Most recently, the Institute of Medicine has called on hospitals to push for a nursing workforce that is 80% BSN-educated by 2020, and while it is unlikely this lofty goal will be met in the next year, the demands of an increasingly complex healthcare industry make it inevitable — as does the growing need for nurses nationwide. To meet these demands, many top universities, like Mercer, have started to offer Accelerated BSN programs to help career changers with non-nursing bachelor’s degree earn quality nursing degrees in significantly less time than it would take to complete a traditional, four-year program.
The Role of Nurses in Modern Healthcare
Nurses have long enjoyed the support of the general public. Professional respect within the medical community, on the other hand, was hard-won through years of lobbying, organizing, and most importantly, advancing the profession academically. Whereas nurses 70 years ago were often viewed as little more than order-takers for doctors — responsible for delivering food and medications, changing beds, and bathing patients — nurses today have much greater responsibilities and autonomy, and enjoy an increasingly collaborative relationship with physicians and other members of the healthcare team. For good reason, too … it is no secret that patients trust nurses more than they trust doctors (or any profession, for that matter), making them a vital link between doctor and patient.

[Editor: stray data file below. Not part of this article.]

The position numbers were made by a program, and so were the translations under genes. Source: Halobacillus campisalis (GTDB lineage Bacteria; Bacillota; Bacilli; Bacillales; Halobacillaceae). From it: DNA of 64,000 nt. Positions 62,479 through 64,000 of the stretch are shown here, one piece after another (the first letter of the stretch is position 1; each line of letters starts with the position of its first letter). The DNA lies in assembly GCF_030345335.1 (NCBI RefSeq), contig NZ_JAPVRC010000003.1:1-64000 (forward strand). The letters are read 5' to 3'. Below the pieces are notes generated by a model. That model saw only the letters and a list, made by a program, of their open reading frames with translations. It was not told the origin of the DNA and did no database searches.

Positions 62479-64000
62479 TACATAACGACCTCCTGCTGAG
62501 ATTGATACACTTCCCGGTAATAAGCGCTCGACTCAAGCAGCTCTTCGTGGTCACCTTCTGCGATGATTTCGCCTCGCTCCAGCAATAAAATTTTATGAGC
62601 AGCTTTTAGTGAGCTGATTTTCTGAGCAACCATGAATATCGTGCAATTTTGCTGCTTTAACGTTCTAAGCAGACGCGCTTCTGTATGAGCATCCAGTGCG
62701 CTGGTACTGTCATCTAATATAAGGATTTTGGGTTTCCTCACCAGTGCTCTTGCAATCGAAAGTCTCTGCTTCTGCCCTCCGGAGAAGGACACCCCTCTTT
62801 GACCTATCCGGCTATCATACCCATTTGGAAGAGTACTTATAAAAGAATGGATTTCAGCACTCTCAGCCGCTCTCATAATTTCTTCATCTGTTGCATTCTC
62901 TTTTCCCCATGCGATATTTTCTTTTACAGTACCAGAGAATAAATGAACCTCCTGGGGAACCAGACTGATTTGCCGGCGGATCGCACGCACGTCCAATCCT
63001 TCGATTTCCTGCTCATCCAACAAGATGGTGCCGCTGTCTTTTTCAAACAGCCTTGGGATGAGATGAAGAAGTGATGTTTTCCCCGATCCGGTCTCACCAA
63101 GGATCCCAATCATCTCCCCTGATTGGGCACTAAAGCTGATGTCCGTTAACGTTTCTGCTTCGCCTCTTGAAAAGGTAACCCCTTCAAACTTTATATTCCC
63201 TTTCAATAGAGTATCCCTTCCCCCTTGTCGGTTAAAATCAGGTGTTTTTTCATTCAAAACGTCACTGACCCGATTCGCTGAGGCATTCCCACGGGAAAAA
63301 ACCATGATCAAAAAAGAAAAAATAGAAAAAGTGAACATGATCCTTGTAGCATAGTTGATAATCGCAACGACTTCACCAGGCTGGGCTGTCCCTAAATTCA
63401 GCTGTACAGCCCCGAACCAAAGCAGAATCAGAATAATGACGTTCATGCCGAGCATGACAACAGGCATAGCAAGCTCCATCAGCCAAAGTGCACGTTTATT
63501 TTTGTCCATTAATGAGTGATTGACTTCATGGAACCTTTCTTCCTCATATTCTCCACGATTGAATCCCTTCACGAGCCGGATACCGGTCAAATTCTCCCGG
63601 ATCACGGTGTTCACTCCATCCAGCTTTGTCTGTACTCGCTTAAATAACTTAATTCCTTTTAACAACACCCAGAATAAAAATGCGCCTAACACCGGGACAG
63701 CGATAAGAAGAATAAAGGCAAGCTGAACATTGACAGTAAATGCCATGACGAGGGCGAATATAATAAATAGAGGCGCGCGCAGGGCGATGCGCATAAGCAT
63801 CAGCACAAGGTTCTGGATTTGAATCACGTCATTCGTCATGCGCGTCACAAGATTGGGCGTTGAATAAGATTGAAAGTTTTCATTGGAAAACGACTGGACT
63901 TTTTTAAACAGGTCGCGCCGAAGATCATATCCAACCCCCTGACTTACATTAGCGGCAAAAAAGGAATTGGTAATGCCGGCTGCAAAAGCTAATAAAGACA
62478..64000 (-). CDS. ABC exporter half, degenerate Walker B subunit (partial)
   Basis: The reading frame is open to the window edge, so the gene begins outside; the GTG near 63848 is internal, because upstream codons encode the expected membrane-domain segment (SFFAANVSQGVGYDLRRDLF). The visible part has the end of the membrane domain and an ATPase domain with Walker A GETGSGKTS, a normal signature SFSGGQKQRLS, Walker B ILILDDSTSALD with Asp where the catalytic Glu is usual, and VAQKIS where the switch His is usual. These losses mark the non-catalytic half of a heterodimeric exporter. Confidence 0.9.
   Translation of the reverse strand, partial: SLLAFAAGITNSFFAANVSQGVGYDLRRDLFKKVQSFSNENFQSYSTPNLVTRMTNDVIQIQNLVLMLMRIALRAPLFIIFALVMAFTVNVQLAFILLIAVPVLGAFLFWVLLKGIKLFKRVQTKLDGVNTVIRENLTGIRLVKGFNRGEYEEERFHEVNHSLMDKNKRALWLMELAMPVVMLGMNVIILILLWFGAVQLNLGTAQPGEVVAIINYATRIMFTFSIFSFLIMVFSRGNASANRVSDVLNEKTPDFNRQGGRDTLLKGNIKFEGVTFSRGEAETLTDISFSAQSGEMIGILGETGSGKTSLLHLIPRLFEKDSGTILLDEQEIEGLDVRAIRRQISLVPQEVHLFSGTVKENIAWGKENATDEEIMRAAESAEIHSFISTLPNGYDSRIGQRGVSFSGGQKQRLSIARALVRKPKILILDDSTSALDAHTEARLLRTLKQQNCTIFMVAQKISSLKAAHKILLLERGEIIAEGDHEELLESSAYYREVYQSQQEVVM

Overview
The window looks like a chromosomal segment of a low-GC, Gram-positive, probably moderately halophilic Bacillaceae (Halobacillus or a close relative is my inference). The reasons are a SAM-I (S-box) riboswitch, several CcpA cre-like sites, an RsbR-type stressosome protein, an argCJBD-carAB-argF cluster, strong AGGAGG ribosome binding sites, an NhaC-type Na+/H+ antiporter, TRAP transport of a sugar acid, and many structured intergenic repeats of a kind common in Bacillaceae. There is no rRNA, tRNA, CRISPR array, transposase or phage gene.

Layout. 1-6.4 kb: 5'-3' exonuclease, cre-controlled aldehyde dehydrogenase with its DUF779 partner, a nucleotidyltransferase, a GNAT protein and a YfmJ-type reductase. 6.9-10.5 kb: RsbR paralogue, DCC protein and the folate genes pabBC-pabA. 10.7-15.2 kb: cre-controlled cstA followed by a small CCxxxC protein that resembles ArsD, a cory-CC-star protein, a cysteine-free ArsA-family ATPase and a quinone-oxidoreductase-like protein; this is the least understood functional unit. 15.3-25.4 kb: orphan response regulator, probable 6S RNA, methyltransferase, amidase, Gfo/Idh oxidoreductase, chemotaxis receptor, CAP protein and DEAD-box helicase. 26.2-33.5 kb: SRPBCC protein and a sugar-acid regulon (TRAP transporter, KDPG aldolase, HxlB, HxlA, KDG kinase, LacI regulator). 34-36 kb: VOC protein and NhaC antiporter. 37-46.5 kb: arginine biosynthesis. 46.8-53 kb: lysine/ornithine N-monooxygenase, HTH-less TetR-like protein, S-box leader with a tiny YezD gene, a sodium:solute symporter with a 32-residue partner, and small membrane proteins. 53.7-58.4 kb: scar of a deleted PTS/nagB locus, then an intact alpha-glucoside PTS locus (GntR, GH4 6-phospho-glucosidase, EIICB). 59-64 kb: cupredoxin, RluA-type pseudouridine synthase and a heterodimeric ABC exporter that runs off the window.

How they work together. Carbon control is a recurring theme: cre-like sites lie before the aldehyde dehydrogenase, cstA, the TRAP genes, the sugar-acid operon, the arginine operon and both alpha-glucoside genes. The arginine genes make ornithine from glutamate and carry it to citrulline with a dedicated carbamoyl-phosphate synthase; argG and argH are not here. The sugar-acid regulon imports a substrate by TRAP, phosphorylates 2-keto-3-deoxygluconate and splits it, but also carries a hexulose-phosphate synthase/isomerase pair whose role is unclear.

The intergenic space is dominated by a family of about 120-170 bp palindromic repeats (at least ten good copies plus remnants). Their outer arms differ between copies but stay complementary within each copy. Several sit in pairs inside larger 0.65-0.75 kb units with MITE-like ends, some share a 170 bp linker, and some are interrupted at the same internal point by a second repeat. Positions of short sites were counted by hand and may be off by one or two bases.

To understand why nurses are so important in healthcare today, we need to look at what they do, from the relationships they foster with patients to the ways in which they work with other practitioners.
Nurses Spend More Time with Patients
Think back to a recent doctor’s appointment. After you checked in at the front desk, chances are a nurse was the first person you saw. Between asking about your health and checking your vitals, he or she probably made what seemed like small talk. That small talk, however, was not just to put you at ease or avoid awkward silence; skilled nurses know that taking the time to get to know patients can be extremely helpful in uncovering important health information — information patients might not offer up otherwise. Then, after the doctor saw you, the nurse likely returned to talk through any medications the doctor prescribed and to ask if you had any additional questions before helping you check out.